Check airman

bimmerphile

SuperCritical™ Member
#1
For the line check airmen/women of the board:
What's the most useful advice you could pass on to someone who may be new to instructing/who was never a CFI? A friend thinks he's capable of such tasks and has been reading up quite a bit on FOI etc but still has some doubts, outside of the mentoring of normal line FOs he has no experience teaching in an airplane.
 
#3
There were a few non CFI, yet very successful instructors, in my LCA class. I cannot speak for that particular background as I had about 1000 dual given before the airlines. That experience helped to determine how far to let things go before intervening and how to communicate ideas/concepts effectively. However, for advice... never ever rush, quadruple check everything, and be a consummate professional in and out of the plane. Basically, be an excellent captain.
 

bimmerphile

SuperCritical™ Member
#4
My friend believes it may be easier in some aspects to teach as a LCA compared to being a line captain, since some direction is expected during training vs. giving line pilots with a good amount time in the aircraft enough rope before intervening/commenting during normal ops. He flies the book consistently and tries to pass on information to FOs as much as he can without acting like an imposing arse hole.
 

SurferLucas

Southern Gentleman
#5
Being a LCA can be a handful, especially when training new hire OE. Had I not been a CFI, it would have been exponentially tougher.

Reading the FOI is a must. Knowing how far to let things go, and knowing when to let them make mistakes/learn from them. Also, you ARE the example that others will follow/replicate...so being of the highest professionalism is tantamount.

After 700hrs of doing OE, it’s been a great and rewarding challenge.
 

A150K

Well-Known Member
#7
I'm not a LCA, but I'd say that my current airline's biggest weakness is a training department full of people who don't know how to help people learn. I think a CFI should be required.
Hard to paint it with that broad of a brush...I personally had an excellent instructor at a 135 who was never a CFI and a terrible one at a different 135 who had a couple thousand dual given. Same would apply towards 121 LCA's (though most ive flown with during IOE and on regular trips have been fine). Not gonna argue that having a CFI probably helps though.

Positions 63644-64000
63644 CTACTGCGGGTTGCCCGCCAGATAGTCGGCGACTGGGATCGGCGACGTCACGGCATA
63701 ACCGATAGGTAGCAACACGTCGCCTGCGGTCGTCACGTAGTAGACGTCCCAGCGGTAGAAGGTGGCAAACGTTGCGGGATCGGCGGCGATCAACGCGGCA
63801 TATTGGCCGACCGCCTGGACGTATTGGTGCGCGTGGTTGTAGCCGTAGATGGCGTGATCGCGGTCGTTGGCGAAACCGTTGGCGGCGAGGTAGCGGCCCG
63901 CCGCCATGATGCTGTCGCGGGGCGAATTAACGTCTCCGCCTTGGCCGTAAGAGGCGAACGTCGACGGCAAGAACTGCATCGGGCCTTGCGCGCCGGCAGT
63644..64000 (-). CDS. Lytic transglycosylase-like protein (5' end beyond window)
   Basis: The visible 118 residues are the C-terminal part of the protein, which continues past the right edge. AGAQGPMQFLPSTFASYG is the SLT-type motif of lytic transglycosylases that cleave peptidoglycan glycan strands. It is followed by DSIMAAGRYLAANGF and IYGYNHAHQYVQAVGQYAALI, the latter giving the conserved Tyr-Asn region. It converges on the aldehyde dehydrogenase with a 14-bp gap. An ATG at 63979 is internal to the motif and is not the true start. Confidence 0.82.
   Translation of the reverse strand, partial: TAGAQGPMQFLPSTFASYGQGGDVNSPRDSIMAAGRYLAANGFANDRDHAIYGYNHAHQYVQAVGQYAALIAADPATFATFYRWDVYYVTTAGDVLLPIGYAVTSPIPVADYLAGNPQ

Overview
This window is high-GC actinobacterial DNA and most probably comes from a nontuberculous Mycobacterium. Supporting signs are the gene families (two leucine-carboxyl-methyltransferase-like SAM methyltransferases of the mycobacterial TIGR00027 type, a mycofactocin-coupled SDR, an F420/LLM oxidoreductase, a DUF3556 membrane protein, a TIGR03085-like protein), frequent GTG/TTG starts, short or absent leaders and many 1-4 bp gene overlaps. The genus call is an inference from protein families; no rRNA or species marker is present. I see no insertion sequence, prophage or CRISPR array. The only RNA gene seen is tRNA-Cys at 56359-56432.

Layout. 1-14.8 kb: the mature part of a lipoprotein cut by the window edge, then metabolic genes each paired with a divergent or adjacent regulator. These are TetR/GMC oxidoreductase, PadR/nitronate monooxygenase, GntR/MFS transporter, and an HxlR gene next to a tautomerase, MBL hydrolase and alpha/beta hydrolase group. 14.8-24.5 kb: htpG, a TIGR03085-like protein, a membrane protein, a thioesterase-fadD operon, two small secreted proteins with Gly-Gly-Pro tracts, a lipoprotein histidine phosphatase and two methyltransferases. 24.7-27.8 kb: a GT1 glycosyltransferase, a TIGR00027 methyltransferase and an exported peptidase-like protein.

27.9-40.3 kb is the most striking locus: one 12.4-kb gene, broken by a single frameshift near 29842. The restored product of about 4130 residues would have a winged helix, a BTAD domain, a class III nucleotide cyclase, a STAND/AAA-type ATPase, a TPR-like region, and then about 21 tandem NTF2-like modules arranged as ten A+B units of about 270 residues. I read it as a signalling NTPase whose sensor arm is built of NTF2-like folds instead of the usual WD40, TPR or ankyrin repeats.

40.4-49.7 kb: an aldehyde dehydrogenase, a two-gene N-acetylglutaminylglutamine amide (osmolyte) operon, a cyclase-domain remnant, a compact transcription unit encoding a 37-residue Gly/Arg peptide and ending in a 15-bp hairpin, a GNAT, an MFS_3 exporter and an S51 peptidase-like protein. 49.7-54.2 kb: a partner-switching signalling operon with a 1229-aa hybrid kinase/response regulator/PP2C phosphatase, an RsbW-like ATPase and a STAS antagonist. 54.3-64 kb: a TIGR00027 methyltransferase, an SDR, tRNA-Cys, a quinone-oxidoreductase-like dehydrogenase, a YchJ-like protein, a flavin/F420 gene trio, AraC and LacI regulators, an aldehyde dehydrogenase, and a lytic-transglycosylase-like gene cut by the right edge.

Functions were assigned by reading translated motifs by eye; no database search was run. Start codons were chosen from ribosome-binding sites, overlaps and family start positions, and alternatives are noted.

#8
Hard to paint it with that broad of a brush...I personally had an excellent instructor at a 135 who was never a CFI and a terrible one at a different 135 who had a couple thousand dual given. Same would apply towards 121 LCA's (though most ive flown with during IOE and on regular trips have been fine). Not gonna argue that having a CFI probably helps though.
Basically my point. I’m sure there is a little of both on each side, but I would imagine that for those who are good at teaching a CFI certificate wouldn’t be the most insurmountable of hurdles in the way to becoming a LCA.

My company basically just has a lot of people whose qualifications are “have been airplaning for a long time.” The people skills required to convey knowledge effectively don’t always develop that way.
 
#9
For the line check airmen/women of the board:
What's the most useful advice you could pass on to someone who may be new to instructing/who was never a CFI? A friend thinks he's capable of such tasks and has been reading up quite a bit on FOI etc but still has some doubts, outside of the mentoring of normal line FOs he has no experience teaching in an airplane.
Hopefully on IOE you aren’t “teaching”. You’ll be sharing experience and letting them get a feel for the plane, however they “should” know what they’re supposed to be doing.

You’ll have to observe a few legs of IOE, and then “Give IOE to the check airman”. After that you get to wreck your own souls.

Start with a solid brief. Seriously walk them through walking on the plane to walking off. Tell them exactly what you expect them to do do. Chair fly them through a departure on the line vs. sim departure. Brief the hot topics, and gotchas. Expect them to be way behind the plane on leg one. When you safely can, tell them exactly what your doing as you do it- and why.

Day 1-2 you’ll be coaching a lot.
After that they need to start doing it themselves. They should have a fee for timing, and shouldn’t need to be prompted for normal duties.